Oregon’s state law requires cannabis producers to have water rights before it grants a license, discouraging the once-common practice of growers diverting water from streams and wells. Regulations also require all cannabis crops to be tested for banned pesticides, a list of which is maintained by the state Department of Agriculture.

With legal producers snapping up some of the best agricultural land along the Applegate River, Rose said that the obnoxious and sometimes menacing neighborhood growers have mostly gone away.

“There’s not as much impact to the neighborhoods,” she said. “There’s still a lot of dogs. But the lights and fans and fences are gone.”

Gone too are the crowds of bohemian trimmers who used to come in every summer, Rose said. Mechanical trimmers and the state’s million-pound marijuana glut have largely put them out of work.

The overproduction of marijuana has also presented a new challenge to southern Oregon’s army of cannabis producers: how to survive as prices crash through the floor?

Many growers are finding relief in hemp, the non-psychoactive version of cannabis. Unlike marijuana plants, which contain high amounts of the psychoactive compound tetrahydrocannabinol (THC), hemp plants contain high levels of cannabidiol (CBD), a non-psychoactive compound that is becoming a hugely popular therapeutic option all over the cannabis-friendly West.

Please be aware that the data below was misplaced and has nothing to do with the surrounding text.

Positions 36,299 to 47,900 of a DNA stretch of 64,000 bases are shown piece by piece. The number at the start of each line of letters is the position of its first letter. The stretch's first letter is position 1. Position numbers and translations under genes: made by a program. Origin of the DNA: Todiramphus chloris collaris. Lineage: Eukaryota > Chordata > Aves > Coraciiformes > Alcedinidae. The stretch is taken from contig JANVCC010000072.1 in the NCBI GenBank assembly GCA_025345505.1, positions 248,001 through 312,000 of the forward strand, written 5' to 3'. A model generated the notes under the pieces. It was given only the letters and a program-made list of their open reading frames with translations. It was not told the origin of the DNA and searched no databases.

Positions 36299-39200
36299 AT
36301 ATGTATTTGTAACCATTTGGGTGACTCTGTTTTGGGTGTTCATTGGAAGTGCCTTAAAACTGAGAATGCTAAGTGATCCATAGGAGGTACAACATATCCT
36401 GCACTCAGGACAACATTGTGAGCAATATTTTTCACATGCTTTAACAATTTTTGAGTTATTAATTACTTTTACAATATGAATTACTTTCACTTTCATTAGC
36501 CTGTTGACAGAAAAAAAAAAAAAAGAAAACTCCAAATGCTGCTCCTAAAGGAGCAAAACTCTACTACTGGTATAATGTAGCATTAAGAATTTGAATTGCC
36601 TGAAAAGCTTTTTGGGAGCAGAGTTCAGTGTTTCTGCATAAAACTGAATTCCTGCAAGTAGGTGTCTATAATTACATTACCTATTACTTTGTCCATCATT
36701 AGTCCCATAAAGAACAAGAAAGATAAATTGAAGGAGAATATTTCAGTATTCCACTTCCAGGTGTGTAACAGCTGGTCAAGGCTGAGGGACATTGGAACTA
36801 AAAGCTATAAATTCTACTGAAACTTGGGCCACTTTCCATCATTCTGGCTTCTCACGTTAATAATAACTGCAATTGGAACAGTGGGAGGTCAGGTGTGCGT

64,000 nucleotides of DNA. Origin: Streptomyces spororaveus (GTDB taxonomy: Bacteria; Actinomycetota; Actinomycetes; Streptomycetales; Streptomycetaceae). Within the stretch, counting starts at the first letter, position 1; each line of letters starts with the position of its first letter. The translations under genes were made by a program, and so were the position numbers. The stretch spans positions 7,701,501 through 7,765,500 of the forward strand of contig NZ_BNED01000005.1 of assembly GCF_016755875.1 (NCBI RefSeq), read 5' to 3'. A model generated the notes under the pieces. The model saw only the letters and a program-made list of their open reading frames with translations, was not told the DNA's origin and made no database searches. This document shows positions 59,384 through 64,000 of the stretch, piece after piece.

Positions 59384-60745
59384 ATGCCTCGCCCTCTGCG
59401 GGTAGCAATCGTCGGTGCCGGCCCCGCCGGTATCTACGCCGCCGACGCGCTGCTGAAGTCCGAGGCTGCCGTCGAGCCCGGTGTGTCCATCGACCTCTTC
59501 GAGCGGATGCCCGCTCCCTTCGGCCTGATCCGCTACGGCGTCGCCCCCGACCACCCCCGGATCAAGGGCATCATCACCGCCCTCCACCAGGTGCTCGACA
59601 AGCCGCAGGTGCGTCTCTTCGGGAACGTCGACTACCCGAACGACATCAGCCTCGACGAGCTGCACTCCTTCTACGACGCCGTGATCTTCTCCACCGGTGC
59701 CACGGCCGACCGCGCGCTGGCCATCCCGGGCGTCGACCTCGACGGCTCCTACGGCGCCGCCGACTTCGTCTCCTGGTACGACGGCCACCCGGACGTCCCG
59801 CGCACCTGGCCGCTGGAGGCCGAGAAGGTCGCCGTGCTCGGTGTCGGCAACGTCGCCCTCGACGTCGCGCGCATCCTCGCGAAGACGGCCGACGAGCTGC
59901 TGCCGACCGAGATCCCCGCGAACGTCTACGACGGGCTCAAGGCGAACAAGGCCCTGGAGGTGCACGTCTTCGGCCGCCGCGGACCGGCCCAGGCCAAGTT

Image result for cbd shops medford oregon
CBD products - derived from nonpsychoactive
cannabis plants - are becoming more popular
in the legal cannabis market.
“CBD is a growing market; you can do a lot of value-added products with that. It’s kind of cool to see all the different things people are coming up with, from soda to oil to cookies,” Rose said. “Also, the market is international. You don’t have to just keep it in the state. So if you get a hemp license, you can access the wide market.”

In response to the oversupply of marijuana, Oregon regulators stopped approving new production licenses in May 2018, but there are currently no plans to cap the total number of producer licenses.

The high demand for CBD products may present Oregon with the opportunity to cap marijuana-specific licenses and award more hemp licenses, but that would mean turning away the hundreds of businesses that have already applied for marijuana cultivation licenses.

While the state sorts out that sticky situation, Rose is optimistic that the Applegate Valley’s many agricultural industries can unify for the greater good of the region.

“Until some of the kinks get ironed out, there’s still a lot of confusion over what can happen,” Rose said. “Some of the farm associations have been trying to work with weed growers and create a dialogue between weed and wine farming—how can we make this work for everybody? How can we move forward in a way that’s sustainable? … I think everybody realizes that this is an economic opportunity for the region. How can we make it work so it can benefit the whole county?”